Later I said to Raines, “I was expecting you to seriously tell them to fuck off.” Raines smiled and said, “Nah, my days of getting combative with the audience are over.” And indeed, the snarky comments he made from the stage weren't mean-spirited. He knew these people were drunk, and they weren't listening to him anyway. He'd even offered to pour some molasses on the sugar woman. The vibe was friendly, and the band didn't let the strange crowd members get in the way of playing a really awesome show.
By the time the band's third set came around, nearing 11:30 pm, the bar had definitely filled up. There were probably eight or 10 occupied tables, and a few inebriated dudes stood in the back, hooting and cheering. Ashley told us the band would close with a song titled “Too Drunk to Get Hard,” the chorus of which declares simply: “Thank god, thank god, thank god, thank god I'm too drunk to get hard.” The audience was stomping and clapping along, cheering so much that, once that song was over, the band was encouraged to do one last number. They whipped out “Hank Williams Saved My Life” again, since only about 1/10 of the crowd (me, the other young couple, and Nick behind the bar) had been around for the opening song at 9 pm.
The show was over far too early. It was hours past my bedtime (I didn't leave the bar until nearly 2 am), I'd drank a little too much (Abood, some random dude from Tulsa and I closed Evangelo's with a shot of tequila apiece) and the guys would be camping the night just outside town and had to get going, but I didn't want it to end.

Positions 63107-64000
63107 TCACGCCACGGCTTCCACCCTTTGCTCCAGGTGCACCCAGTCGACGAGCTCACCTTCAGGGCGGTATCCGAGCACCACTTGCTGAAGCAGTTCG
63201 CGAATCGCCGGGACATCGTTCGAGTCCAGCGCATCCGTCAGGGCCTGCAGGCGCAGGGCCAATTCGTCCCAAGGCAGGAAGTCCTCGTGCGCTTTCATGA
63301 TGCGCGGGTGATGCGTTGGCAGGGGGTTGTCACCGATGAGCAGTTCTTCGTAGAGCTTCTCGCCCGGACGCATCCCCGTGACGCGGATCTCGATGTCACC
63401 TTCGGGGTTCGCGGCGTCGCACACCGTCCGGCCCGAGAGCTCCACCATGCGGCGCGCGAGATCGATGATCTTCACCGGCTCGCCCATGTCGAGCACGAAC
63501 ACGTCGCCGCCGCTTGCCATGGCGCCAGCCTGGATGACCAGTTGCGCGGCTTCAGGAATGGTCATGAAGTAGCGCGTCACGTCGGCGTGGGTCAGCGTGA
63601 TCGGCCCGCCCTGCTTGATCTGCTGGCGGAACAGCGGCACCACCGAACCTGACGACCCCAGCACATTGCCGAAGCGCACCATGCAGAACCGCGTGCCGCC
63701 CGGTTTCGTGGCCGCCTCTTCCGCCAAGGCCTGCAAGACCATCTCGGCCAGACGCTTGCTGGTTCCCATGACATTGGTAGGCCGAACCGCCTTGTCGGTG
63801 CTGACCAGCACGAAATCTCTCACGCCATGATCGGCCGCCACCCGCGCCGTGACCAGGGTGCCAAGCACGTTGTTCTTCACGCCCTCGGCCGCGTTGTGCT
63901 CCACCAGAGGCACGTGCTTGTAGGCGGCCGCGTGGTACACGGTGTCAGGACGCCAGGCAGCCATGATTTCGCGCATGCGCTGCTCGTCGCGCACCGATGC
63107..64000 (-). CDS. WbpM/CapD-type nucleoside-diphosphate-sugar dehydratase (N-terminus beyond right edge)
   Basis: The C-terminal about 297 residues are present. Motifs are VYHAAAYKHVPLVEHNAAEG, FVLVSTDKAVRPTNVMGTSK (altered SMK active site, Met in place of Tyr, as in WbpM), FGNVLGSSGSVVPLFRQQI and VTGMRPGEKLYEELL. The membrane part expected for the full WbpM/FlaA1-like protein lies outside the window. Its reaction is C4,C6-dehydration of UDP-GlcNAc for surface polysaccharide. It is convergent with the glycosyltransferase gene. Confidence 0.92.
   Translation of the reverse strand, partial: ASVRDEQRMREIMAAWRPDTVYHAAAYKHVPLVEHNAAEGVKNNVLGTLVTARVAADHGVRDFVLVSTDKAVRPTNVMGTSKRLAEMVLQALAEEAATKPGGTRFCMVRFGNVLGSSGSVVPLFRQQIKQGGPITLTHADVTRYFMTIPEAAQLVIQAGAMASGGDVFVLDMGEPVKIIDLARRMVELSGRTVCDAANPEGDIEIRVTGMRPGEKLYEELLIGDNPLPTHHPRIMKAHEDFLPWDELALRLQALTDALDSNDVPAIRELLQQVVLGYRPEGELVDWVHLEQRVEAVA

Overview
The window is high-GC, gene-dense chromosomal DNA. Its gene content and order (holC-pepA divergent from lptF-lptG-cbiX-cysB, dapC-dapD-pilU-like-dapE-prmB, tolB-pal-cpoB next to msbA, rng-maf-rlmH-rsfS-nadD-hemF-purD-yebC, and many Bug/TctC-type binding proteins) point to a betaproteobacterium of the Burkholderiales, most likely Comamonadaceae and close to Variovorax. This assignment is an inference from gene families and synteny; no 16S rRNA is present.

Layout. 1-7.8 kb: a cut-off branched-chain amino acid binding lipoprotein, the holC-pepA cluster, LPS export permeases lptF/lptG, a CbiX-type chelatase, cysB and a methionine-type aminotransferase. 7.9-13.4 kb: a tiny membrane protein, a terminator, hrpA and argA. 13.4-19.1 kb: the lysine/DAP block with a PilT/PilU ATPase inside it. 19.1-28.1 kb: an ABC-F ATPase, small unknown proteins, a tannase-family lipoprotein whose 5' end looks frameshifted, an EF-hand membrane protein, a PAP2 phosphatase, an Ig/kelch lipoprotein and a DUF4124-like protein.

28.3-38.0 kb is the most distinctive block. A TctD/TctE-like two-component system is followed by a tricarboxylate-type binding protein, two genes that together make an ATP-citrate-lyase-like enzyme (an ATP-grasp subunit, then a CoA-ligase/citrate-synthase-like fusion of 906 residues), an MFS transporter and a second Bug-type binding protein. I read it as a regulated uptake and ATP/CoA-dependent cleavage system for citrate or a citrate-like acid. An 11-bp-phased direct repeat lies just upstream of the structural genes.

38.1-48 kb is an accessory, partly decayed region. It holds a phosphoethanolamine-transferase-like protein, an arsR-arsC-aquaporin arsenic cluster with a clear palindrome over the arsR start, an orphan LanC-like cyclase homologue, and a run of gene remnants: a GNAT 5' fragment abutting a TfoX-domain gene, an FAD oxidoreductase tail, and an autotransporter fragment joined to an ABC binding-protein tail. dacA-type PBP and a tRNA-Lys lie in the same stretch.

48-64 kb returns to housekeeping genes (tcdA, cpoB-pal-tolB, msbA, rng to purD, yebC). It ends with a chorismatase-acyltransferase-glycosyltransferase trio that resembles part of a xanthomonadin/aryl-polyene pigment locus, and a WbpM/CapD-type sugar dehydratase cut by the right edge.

Ashley Raines' performance in Santa Fe may end up being one of the high points of a summer that hasn't even officially begun. There are very few things, for me, that can top a night of amazing music, a band friendly enough to hang out with and good-natured mocking of the liquored-up populus. The next day I shot the guys an email thanking them for coming to Santa Fe, and instructing them to keep me updated on when they'd be back. I can only hope it's soon - it won't be long before I need my cowboy-boot Western-shirt slide-guitar aviator-sunglasses sexy-funk-country fix once again.